Is the HR function prepared for the third wave of COVID -19?
The second wave of the pandemic that struck India in the past couple of months has affected the country on all fronts. The past few weeks have seen a decrease in the death toll and a letdown in the infection rate, giving us the hope that the worst of the second wave is over.
Unlike the first wave where we had a lower rate of infection, which mostly affected the weak and the elderly, this time around the rate of infection has been much higher and it has affected people across all age groups, including the youth. Youngsters mainly form most of the workforce in corporate India.
If the first wave had caused a spike in levels of stress and anxiety on what will happen, the second wave brought the country to a standstill; with over three hundred thousand new infections being reported every day. As employees and their families started getting affected, supporting them in their immediate medical needs became the top priority of all organizations. The HR departments who were leading from the front to help the employees during the first wave, realized that they now had to shift gears
Employee well being
The companies had to go beyond the benefits extended during the first wave, namely COVID Insurances, physical and mental health & well-being programs etc. Many organizations realized the need for more practical support at the ground level for the employees who were going through this crisis.
Some of the organizations set up cross functional ‘COVID Emergency Response Teams’ (CERT) with an email id and multiple telephone numbers which could be reached at any point of time. On notifying them, the CERT team would swing into action to help the employees and their families in arranging hospital beds, oxygen concentrators/cylinders, doctors, and provide all logistical support to shift them to the nearest available medical facilities.
Apart from this, organizations have arranged some of the following benefits:
- Availability of the services of tele-consulting platforms where the employees can avail unlimited free consulting services of Doctor’s (from morning to night 6 days a week) who would support them not just in COVID care, but also specialists in other fields, arrange diagnostic test samples to be collected at home and delivery of the required medicine to their homes
- Two to three weeks of paid leave to those employees who are affected and require them • Personal video counselling sessions with trained psychologists for employees and their family members
- The managers would keep a tab on all employees daily, and on noticing unnotified absenteeism for more than one day, would inform the HRBP who would then proactively reach out to the employees or their family members to enquire on their wellbeing and work with the CERT teams to facilitate all help required, if affected/showing symptoms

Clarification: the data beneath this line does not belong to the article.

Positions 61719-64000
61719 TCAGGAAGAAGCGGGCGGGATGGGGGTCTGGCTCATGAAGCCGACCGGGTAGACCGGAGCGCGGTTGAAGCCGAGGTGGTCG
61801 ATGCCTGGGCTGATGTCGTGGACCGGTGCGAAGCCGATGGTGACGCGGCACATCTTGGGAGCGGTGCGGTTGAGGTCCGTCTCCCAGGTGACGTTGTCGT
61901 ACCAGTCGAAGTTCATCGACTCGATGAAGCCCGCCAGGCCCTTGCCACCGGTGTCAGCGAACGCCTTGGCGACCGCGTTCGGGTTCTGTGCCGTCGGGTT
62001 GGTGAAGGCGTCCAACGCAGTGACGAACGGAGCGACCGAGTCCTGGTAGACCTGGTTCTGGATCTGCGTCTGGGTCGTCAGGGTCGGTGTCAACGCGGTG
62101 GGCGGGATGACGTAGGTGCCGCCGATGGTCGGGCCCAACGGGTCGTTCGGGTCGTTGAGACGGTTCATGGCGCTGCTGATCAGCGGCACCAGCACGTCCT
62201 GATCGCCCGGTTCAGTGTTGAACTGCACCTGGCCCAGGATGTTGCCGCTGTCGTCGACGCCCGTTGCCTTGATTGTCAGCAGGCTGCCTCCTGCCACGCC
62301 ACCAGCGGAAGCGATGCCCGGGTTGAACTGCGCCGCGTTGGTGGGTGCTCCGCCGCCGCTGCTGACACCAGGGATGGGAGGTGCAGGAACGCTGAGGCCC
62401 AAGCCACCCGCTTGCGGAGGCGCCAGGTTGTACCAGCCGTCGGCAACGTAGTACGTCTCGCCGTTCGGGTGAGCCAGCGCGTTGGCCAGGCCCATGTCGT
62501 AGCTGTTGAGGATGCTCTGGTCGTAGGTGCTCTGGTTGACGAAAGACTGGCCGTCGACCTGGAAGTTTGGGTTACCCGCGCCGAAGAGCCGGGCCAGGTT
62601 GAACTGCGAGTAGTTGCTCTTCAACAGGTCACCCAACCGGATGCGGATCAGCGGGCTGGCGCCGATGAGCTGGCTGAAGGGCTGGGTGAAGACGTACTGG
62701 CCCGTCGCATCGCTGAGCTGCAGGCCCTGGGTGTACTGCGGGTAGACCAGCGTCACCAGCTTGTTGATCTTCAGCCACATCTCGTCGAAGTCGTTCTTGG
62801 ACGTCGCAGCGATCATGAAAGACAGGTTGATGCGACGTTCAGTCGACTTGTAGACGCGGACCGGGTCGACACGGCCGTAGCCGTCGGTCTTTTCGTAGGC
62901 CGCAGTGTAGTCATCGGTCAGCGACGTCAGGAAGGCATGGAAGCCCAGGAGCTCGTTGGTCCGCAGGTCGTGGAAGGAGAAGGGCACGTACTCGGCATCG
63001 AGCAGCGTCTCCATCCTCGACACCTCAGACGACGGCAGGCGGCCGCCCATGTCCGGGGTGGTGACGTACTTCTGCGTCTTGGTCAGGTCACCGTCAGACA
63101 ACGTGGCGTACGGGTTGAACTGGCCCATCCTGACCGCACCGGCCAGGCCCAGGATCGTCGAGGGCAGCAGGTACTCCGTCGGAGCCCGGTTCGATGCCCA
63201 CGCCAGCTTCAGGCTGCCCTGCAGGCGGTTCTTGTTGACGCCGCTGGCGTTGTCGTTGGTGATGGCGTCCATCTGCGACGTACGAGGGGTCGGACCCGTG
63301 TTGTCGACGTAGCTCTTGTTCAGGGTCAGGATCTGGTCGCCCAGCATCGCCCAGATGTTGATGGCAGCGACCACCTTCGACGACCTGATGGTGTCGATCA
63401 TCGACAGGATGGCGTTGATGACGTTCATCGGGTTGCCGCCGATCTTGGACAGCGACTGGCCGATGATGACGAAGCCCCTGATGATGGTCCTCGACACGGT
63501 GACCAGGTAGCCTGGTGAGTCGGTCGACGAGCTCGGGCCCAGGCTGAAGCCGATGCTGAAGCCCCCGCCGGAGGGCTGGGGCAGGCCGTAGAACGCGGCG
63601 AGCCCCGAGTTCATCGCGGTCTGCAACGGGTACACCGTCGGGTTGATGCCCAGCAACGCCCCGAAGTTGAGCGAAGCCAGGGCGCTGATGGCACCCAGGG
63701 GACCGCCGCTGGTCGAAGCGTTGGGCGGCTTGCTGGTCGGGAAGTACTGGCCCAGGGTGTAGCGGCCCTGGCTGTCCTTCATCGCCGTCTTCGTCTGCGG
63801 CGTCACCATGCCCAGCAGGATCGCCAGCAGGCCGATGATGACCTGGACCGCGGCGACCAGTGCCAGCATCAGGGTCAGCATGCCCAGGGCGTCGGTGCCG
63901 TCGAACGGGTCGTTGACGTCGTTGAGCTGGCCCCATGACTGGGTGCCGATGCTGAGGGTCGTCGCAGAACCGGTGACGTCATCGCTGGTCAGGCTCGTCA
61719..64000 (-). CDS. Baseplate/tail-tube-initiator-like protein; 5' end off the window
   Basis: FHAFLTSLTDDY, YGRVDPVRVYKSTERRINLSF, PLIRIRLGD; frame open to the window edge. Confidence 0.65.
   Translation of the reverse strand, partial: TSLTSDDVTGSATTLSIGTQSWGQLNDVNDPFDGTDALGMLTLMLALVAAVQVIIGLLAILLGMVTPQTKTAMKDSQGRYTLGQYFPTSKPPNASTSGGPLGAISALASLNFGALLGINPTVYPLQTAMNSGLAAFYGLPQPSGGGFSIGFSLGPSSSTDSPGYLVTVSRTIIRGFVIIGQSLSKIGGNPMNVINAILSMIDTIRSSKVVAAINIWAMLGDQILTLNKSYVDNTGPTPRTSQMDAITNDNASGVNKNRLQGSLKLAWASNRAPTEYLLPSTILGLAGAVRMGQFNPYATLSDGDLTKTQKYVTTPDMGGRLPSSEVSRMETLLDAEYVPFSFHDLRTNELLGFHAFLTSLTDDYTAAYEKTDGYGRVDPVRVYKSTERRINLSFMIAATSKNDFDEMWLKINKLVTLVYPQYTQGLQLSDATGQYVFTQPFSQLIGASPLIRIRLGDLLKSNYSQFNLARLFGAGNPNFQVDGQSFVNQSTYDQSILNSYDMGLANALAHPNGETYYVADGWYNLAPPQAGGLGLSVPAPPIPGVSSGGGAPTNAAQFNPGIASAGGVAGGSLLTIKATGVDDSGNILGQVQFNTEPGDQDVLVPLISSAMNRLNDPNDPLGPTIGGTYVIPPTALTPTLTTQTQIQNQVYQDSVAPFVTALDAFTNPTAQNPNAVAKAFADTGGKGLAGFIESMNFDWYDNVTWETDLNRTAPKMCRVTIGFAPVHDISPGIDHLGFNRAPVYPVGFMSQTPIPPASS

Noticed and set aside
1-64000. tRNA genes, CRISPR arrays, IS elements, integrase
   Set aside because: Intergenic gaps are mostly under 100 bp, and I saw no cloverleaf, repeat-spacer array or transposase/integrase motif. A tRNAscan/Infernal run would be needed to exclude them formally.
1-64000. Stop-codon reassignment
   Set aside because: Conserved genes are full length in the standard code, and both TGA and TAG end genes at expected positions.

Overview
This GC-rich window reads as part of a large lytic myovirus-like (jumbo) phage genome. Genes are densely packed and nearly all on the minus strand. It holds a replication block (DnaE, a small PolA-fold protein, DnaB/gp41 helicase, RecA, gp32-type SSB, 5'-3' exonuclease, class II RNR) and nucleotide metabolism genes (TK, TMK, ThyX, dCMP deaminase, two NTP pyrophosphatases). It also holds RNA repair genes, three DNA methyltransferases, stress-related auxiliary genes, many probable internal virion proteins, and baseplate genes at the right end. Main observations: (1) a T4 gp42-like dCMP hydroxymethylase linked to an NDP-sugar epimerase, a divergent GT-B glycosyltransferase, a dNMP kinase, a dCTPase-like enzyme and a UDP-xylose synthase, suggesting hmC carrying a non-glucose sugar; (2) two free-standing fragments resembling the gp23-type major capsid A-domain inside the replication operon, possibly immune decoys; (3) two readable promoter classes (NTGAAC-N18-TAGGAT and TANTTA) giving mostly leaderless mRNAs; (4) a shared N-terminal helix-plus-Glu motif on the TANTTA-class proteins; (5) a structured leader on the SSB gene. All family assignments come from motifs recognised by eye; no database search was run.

- Apart from promising a reimbursement towards vaccination costs availed by any employees across the country, many organizations also arranged vaccination drives at their premises, where both employees and their families could avail vaccinations in a safe environment
Business Continuity Planning (BCP)
It is important for HR leaders to rethink their strategy on BCP from a one-time solution during emergencies to a more sustainable long-time strategy which is flexible and scalable. This should include training for all the employees to embrace change and be prepared to take on new skills and roles to adapt to the changing business needs.
The IT sector has managed to successfully complete an almost 100% transition to a remote working model which has managed to keep the continuity of business operations during the first wave. However, the intensity in which employees were affected during the second wave has also brought up the need to have a first level back-up for all important positions/roles. Organizations should also devise operational plans on how to sustain operations with a reduced workforce, switch/transfer operations to a less affected place at that point in time. It would be useful to create a systematic and documented method to suspend, close and resume operations as per business needs, and the same communicated to all the stakeholders, including your clients to give them the assurance required that their operations will not come to a grinding halt.
With many of the India employees being affected, most of the organizations who had their delivery centers outside of India started re-aligning their work temporarily to less affected countries, to ensure that delivery to their customers were not affected.
Preparing for the new normal
According to the KPMG CEO Outlook Pulse Survey ’21, around 45 percent of global executives don’t expect to see a return to a 'normal' course of business until sometime in 2022. Hence, it’s essential to accept this new way of work. This may create a need for new roles, render some redundant, or require upskilling of existing resources.
The survey also observed that 66 per cent of Indian CEOs feel that the pandemic has accelerated the digitization of operations and creation of next-generation models. Embracing an agile work culture, is now well regarded as being a definitive means to engage workforces and teams who find themselves geographically dispersed.
As Albert Einstein said, “The world as we have created it is a process of our thinking. It cannot be changed without changing our thinking.”
The HR function needs to work on the process of changing our thinking and preparing the workforce for the new normal of doing business, which would be the best preparation for the ‘third wave’ if, and when it happens.